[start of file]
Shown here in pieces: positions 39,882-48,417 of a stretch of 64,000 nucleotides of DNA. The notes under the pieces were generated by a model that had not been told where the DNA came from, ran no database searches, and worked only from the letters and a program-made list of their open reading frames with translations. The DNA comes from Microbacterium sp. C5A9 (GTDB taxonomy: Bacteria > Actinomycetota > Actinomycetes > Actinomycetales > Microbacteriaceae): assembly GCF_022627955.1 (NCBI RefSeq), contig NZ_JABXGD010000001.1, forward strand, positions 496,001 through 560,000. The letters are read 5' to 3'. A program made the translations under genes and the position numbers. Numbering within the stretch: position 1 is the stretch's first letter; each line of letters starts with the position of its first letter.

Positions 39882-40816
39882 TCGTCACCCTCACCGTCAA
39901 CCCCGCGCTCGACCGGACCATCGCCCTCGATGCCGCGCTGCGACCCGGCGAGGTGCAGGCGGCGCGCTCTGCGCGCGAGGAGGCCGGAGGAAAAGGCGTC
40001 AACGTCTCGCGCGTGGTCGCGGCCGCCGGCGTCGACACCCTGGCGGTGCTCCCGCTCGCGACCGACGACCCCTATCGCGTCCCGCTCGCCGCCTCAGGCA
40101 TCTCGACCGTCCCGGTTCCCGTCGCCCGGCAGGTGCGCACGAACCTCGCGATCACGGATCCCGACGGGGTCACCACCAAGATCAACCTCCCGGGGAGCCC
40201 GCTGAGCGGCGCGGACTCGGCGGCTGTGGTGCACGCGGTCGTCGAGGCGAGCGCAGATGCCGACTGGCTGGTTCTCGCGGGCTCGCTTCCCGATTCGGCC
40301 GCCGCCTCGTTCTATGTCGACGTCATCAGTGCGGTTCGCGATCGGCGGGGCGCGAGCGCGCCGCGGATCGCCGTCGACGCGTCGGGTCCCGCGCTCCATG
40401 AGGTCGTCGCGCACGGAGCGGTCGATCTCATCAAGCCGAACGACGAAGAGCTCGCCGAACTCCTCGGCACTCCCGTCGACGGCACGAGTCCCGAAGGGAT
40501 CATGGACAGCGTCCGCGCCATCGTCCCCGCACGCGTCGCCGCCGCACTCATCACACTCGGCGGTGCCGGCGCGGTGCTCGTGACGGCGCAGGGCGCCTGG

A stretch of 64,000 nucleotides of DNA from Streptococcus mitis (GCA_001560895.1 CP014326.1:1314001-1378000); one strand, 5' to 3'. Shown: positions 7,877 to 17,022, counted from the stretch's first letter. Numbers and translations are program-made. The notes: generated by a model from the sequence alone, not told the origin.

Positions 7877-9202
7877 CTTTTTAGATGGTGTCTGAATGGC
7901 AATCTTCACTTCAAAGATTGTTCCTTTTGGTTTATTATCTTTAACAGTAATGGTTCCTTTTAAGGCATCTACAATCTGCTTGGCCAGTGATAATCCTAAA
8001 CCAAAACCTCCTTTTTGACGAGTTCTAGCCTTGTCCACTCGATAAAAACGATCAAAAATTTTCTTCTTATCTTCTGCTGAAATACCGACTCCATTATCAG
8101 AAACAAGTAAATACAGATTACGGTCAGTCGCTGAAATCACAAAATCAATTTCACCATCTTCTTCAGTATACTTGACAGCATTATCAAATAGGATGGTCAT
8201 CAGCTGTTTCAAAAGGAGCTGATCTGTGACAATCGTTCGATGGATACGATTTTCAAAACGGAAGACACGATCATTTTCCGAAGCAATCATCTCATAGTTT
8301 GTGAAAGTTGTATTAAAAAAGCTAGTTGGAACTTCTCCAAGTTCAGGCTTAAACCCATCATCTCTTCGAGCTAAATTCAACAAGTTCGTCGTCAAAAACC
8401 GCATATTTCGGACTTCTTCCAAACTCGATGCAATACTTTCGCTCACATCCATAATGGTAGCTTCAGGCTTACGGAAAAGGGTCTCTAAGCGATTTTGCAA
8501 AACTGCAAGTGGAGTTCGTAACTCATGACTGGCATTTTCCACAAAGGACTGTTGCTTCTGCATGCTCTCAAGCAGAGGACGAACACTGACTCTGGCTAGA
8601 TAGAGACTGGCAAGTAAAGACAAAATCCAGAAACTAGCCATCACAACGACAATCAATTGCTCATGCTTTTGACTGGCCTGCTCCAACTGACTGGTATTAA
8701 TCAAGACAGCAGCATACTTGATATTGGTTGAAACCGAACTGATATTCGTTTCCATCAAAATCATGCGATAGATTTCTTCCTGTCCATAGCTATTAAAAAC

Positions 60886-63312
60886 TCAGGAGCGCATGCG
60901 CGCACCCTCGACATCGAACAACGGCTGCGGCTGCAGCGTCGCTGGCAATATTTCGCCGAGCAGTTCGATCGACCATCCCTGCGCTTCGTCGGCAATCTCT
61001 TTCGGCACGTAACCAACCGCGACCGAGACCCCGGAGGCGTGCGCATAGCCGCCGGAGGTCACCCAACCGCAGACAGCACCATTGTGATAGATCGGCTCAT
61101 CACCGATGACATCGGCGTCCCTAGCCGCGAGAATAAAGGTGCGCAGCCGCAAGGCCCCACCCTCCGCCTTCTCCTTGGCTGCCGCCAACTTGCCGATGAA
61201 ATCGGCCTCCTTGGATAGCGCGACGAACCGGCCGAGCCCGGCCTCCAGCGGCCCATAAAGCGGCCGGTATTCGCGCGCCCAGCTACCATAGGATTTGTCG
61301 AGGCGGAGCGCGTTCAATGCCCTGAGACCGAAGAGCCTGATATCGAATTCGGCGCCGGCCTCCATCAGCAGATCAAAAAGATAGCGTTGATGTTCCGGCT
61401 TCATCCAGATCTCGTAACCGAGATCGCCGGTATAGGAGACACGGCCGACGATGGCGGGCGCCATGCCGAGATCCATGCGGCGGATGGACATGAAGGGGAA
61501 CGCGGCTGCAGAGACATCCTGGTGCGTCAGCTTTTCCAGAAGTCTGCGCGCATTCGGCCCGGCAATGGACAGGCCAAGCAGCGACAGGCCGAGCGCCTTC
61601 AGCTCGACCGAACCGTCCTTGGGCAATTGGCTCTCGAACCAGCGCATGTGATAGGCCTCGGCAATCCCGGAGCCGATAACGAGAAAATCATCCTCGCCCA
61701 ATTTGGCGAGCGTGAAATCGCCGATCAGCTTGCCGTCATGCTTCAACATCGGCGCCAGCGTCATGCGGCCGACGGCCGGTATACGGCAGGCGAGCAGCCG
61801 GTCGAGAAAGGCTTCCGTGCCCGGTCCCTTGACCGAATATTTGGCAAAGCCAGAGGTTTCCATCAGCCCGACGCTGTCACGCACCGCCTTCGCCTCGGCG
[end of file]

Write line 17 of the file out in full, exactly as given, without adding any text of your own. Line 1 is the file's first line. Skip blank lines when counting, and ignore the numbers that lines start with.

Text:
8201 CAGCTGTTTCAAAAGGAGCTGATCTGTGACAATCGTTCGATGGATACGATTTTCAAAACGGAAGACACGATCATTTTCCGAAGCAATCATCTCATAGTTT